terrie montgomery voices of alzheimers

Diagnosed and Determined: The Tenacity of Terrie Montgomery

By Lonna Whiting | November 15th, 2022

Since Terrie Montgomery was diagnosed with early-onset Alzheimer’s in 2015, she’s been an advocate for her own health — and the health of others. Today, she’s rallying for equal access to Alzheimer’s diagnostic care and treatment for the tens of millions of Americans who rely on Medicare.

This article is part of the series Diversity & Dementia, produced by Being Patient with support provided by Eisai. 

If Alzheimer’s advocate Terrie Montgomery could describe herself, she’d tell you she’s “versatile.” 

Throughout her career, she’s worked as a tax consultant, customer service manager, public speaker, social worker and accountant.

With a degree in human resources management, Montgomery has always loved people, and she found her true calling as a HUD representative helping individuals and families reclaim their independence.

“That was my joy to actually find people and pump it into them that they could do this. I wanted them to see in a better light,” Montgomery told Being Patient. “So I helped a lot of them become independent and acclimated into the occupations they loved.”

And then in 2015, she started forgetting names. 

“I got turned around coming back from lunch one day. Then I forgot how to fill out these special reports we had to do. I forgot it and I was the one who taught the person in HR and finance how to do it,” she said. 

Montgomery ended up leaving the workforce because she couldn’t keep up pace or remember people. She sought a medical opinion, but because she was in her early 50s, doctors shrugged it off and told her, “You might be at the change of life. You might be working too much. So then he said, ‘Let’s just watch it,’”  Montgomery said. “Six months later, and tests, and that was it. I had it.”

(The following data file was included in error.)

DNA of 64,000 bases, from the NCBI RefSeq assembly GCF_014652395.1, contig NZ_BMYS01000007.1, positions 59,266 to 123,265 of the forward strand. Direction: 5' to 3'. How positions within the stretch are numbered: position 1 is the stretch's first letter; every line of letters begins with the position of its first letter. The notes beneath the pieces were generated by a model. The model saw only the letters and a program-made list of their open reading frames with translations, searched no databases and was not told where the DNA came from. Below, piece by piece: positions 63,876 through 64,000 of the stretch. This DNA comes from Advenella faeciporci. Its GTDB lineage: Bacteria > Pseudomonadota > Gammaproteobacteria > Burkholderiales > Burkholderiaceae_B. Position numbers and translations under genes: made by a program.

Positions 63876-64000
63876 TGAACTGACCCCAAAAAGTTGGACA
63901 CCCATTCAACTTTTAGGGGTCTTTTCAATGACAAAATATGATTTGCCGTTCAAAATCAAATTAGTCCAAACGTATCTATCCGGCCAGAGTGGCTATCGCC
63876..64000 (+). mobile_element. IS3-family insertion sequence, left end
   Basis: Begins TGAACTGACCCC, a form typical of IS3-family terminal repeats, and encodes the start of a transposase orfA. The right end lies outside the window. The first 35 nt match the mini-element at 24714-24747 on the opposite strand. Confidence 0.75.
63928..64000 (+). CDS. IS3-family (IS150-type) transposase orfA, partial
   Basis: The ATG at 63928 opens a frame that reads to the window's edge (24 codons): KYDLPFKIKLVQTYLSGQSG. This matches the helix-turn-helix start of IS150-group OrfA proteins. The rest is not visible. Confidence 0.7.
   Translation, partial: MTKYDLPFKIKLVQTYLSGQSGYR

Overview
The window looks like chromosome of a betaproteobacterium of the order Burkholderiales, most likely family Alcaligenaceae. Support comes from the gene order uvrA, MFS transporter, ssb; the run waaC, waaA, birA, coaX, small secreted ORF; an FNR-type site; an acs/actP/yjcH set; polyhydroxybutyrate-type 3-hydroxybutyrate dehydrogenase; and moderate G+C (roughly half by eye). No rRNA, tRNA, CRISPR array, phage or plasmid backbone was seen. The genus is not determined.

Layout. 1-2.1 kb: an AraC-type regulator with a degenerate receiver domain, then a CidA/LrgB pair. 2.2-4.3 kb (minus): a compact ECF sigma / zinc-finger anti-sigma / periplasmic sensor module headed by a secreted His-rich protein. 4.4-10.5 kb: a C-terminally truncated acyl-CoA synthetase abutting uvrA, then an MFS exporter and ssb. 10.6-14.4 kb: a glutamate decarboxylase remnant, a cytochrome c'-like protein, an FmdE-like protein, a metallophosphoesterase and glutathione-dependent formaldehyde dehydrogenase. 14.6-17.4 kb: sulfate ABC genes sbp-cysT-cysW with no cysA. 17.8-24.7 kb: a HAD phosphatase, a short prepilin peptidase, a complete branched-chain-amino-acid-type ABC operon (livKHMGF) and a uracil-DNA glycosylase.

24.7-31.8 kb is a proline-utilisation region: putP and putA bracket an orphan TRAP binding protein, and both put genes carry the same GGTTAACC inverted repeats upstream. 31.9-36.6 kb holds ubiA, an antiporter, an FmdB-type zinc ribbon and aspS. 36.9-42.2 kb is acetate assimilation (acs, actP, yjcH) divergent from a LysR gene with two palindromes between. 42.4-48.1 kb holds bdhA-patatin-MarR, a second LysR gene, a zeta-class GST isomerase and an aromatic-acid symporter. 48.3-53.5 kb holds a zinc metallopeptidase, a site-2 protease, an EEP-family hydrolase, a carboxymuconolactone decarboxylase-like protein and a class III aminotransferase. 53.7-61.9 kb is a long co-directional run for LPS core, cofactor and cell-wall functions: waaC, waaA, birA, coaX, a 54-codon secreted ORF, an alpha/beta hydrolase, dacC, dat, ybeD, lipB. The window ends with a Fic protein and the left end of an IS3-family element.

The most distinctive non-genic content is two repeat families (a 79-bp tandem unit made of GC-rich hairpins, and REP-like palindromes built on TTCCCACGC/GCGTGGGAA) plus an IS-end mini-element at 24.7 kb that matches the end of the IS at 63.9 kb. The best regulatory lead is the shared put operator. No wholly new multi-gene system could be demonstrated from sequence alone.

Some might consider getting a dementia diagnosis to be the beginning of the end, but Montgomery saw it differently. Her disease — after two back-to-back cancer diagnoses — seems to do nothing but fuel in her a tenacity to keep going, especially when faced with myriad health care system disparities. 

“Nothing is going to stop me from speaking up right now. I’ll speak up until I can’t anymore.” –Terrie Montgomery, Alzheimer’s advocate

Montgomery is also a founding member of Voices of Alzheimer’s, an advocacy organization of people living with Alzheimer’s and other dementias. She spoke on behalf of Voices of Alzheimer’s at Rally for Access in Washington DC on March 15, 2022, where she discussed the Centers for Medicare and Medicaid Services’ decision to decline to cover FDA-approved treatment aducanumab. 

It’s part of a pattern, Montgomery and her colleagues at VOA say, of CMS discriminating against people living with Alzheimer’s — and it deepens the existing racial and socioeconomic divides that already exist around Alzheimer’s risk, diagnosis and care.

Research shows that Black and Hispanic Americans, who are already at an elevated risk of developing the disease, are typically the last to get accurately diagnosed. They need access to affordable preventive and diagnostic care — and once monoclonal antibody drugs are more widely available, they will need not only Medicare coverage of the drugs, but Medicare coverage of PET scans, which are critical to diagnosing Alzheimer’s and to drug trial participation. CMS doesn’t cover these procedures either.

Montgomery is fighting for change, and she feels good about what’s to come. As she said, “Nothing is going to stop me from speaking up right now. I’ll speak up until I can’t anymore.”

Here’s more from Alzheimer’s advocate Terrie Montgomery. 

Being Patient: When did you start noticing you had a problem with your cognition? 

Terrie Montgomery: Around 2012 to 2013, I released all my clients, up to 200 of them, because I was becoming different. Forgetting. I sort of let things go, and that wasn’t like me. As I progressed more, in the next few years, I couldn’t remember passwords.

Being Patient: Tell us about your health journey since then.